It seems to me that neutral theory of evolution is more compatible with a “structuralist” view of Biology in contrast to the “trial and error- random chance view”.

Thinking along these lines can eliminate a lot of perceived weaknesses in the theory while opening up a totally new can of worms… Esp with respect to metaphysics.

I wonder whether there is any scientific basis to completely exclude structuralism as a possibility and only view neutral mutations as accidents of nature.

Edit: Perhaps the proper Null hypothesis to common Descent is not seperate ancestry… but Structural constraints at every level…

(Joseph Akins) #97

I think it’s more that the organism does anything vs. any concern about what it means to “know” that troubles me. The organism putting things in the attic to use seems too Lamarckian. I see the teleology only at the molecular level as “being biased toward useful stuff”. This is why I accept neutral drift, but within preset boundaries. What exactly the boundaries are, or how they are implemented, is another matter.

(Joseph Akins) #98

No, I understand that neutral genetic changes can lead to variation in structure with some positive and some negative depending on the environment. It’s the timing and control of their production, their regulation, that has not been explained.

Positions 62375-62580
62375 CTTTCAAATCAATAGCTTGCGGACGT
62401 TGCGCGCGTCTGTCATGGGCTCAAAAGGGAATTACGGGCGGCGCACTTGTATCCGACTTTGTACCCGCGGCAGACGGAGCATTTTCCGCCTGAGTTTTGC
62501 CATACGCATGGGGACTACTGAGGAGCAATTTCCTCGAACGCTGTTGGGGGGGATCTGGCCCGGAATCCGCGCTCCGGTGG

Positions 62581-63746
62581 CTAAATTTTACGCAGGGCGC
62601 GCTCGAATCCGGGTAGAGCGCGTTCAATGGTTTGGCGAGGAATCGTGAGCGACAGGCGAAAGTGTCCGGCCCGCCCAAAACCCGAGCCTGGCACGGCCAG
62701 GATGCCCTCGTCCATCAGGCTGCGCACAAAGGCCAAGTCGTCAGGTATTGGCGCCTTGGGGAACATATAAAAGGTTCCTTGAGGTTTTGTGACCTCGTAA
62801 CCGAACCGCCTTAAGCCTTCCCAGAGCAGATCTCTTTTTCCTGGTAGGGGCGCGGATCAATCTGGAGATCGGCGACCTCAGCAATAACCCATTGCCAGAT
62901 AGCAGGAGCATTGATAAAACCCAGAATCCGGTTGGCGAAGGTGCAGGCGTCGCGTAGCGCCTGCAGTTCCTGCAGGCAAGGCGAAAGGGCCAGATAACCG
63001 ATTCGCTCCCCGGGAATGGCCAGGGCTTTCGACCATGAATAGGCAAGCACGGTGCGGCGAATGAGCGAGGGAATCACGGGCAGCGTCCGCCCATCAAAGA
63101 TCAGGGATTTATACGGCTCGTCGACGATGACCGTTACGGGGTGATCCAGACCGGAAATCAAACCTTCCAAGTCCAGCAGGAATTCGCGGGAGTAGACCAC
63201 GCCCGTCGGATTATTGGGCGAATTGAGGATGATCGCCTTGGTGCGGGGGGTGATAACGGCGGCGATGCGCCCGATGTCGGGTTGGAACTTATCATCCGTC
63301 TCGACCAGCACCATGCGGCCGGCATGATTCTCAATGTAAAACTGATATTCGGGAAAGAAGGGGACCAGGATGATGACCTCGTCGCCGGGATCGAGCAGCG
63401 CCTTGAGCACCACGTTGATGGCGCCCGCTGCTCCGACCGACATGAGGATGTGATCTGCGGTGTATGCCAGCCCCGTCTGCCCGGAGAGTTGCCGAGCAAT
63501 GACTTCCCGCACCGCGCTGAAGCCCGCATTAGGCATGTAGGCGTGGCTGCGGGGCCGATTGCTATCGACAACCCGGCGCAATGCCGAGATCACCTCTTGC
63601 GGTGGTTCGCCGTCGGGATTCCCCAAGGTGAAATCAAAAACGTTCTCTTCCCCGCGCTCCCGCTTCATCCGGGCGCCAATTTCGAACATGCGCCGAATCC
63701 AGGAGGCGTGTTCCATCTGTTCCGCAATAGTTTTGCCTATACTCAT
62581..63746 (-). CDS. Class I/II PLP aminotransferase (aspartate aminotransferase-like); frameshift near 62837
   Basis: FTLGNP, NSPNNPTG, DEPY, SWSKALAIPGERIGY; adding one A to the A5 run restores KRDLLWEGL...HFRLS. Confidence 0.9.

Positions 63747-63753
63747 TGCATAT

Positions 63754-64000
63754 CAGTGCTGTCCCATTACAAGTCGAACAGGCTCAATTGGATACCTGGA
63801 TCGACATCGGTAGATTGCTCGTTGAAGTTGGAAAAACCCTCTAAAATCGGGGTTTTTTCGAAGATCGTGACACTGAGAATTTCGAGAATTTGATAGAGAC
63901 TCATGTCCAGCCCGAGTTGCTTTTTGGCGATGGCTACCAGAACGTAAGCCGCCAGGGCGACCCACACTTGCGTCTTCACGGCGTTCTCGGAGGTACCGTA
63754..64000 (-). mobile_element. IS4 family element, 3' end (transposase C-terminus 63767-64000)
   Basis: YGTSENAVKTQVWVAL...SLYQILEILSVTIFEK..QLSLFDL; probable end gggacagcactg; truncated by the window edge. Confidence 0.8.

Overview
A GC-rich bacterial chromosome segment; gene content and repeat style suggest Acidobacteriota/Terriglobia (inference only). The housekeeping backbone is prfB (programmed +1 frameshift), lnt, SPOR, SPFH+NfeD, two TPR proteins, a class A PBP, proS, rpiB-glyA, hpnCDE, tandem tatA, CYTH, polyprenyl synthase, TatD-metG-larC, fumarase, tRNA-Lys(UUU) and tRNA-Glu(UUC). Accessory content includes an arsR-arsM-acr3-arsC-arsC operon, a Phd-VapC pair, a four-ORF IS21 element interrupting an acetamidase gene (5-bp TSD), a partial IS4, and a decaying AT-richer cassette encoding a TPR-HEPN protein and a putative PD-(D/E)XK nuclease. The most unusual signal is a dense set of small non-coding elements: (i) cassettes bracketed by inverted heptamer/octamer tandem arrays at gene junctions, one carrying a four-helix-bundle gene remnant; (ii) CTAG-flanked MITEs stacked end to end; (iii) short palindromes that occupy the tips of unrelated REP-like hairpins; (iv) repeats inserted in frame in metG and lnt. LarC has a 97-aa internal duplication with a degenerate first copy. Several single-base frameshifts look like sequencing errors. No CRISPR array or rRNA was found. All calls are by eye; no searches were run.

(Jon Garvey) #99

Is the allocation of funds and control of teaching institutions a “scientific basis”? :grinning:

(Ashwin S) #100

I am led to understand that that is some thing completely political in nature… :slight_smile:

(George) #101


Are you attempting to say ALL neutral mutations are neutral FOREVER?

When the plague roared through Europe… there was a configuration of genes which apparently offered humans no advantage (since it only existed in about half the population)… for centuries…UNTIL the Plague.